Their Android phones are selling just fine. Android is a well established, mature platform with a vibrant ecosystem. W10M doesn't check the box on a single one of these three points.

    Don't worry; if Samsung thought they could make a dollar producing W10M handsets, they would do it. Why wouldn't they? The views by WM fans in this thread look like an attempt to rationalize wishful thinking.
    12-07-2016 10:38 AM
  6. RumoredNow's Avatar
    O... K...

    Yes the battery had nothing to do with the OS. But the PR problems attach to Samsung independent of the OS as well.

    Samsung has publicly stated they don't want all their mobile eggs in the Android basket.

    They have produced Windows Phone in the past, left off after the dispute with Microsoft over unpaid licensing owed Microsoft on every Android sold due to patents held by Microsoft. That got patched up and, low and behold, they made a tablet running Windows 10.

    Samsung recently patented a concept to run Android and Windows on a split screen.

    I'm stepping back and looking at the bigger picture.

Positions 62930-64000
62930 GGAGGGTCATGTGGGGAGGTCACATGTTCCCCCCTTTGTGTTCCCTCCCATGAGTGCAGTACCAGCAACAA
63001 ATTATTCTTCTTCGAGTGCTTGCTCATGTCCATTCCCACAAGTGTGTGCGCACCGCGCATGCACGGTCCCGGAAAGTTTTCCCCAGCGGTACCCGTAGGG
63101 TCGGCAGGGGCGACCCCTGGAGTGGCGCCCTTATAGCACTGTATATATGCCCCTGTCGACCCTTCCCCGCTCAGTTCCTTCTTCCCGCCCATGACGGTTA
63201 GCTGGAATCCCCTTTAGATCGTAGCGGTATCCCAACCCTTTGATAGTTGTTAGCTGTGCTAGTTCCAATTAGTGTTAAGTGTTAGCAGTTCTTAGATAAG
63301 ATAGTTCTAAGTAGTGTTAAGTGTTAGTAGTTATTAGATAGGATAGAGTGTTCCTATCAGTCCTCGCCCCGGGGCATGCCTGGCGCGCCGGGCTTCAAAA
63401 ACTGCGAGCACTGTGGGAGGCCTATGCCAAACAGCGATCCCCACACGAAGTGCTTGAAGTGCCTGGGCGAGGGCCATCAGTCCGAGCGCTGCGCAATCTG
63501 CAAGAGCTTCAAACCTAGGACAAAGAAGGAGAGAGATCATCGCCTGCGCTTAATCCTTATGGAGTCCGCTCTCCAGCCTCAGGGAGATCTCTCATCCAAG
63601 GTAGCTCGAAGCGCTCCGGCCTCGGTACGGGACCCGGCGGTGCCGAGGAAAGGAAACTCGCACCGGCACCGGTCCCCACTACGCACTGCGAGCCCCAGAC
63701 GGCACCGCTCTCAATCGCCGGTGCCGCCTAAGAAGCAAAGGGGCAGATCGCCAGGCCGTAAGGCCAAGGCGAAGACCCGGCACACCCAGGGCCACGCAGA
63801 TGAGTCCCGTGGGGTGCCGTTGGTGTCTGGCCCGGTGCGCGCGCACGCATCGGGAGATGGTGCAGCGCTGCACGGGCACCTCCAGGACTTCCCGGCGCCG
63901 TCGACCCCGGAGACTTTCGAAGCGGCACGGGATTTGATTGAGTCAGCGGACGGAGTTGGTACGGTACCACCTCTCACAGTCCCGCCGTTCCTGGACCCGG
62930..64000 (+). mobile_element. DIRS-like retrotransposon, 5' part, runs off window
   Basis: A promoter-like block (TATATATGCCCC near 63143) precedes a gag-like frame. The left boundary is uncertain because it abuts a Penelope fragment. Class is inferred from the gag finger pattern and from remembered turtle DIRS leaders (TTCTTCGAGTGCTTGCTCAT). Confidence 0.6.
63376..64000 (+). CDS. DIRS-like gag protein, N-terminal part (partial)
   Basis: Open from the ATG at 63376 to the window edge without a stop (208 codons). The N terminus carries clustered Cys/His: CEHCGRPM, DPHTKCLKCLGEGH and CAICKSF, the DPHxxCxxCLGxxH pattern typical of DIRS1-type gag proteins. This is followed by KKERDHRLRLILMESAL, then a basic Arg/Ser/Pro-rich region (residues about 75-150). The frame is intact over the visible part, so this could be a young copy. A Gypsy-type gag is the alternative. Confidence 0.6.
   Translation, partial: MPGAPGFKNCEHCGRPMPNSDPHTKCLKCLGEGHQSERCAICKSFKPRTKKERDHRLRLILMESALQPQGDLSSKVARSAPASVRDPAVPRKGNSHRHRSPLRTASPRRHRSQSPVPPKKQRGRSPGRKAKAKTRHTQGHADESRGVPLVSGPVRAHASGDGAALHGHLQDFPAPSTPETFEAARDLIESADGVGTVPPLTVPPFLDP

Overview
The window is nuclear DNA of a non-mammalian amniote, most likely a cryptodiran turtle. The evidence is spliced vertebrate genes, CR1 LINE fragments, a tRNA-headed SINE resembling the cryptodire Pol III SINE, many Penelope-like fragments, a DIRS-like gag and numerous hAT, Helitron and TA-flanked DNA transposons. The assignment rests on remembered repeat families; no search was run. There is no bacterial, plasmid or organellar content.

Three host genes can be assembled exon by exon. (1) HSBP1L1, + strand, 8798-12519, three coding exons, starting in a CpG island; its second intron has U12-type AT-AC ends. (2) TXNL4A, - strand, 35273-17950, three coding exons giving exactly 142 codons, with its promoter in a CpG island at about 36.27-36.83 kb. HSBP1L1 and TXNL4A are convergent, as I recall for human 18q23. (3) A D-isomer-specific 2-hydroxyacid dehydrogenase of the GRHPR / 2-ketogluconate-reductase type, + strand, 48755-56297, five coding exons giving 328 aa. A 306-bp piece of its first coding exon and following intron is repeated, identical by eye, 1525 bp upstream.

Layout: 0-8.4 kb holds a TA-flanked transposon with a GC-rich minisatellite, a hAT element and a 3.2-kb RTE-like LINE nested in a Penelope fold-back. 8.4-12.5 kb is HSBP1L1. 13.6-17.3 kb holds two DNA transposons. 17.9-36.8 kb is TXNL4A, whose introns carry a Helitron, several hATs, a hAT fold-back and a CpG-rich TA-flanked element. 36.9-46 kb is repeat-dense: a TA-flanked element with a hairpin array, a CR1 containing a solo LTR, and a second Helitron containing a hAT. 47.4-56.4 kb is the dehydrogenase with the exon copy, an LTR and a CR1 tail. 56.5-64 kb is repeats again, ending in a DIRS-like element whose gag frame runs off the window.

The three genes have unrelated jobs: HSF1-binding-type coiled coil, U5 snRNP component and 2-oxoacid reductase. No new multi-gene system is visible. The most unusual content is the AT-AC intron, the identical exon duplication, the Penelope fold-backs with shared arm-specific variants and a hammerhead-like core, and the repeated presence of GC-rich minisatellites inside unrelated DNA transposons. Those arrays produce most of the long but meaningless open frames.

I'm not sure what part of thoughtfully observing history and current events is "wishful thinking."

    Maintaining the status quo is what businesses do to create a slow decline into irrelevance. Adapting strategies and concepts that allow flexibility and brand growth are what they do to stay vital and drive into the future. Samsung strikes me as a company that strives for the latter.

    I'm not saying they will go all in with W10M. I'm not saying they will reap huge rewards. I do believe that if they reenter the space they have the means to make it worth their while and the brand recognition that consumers will gravitate toward.
    tgp, Laura Knotek and Greywolf1967 like this.
    12-07-2016 11:13 AM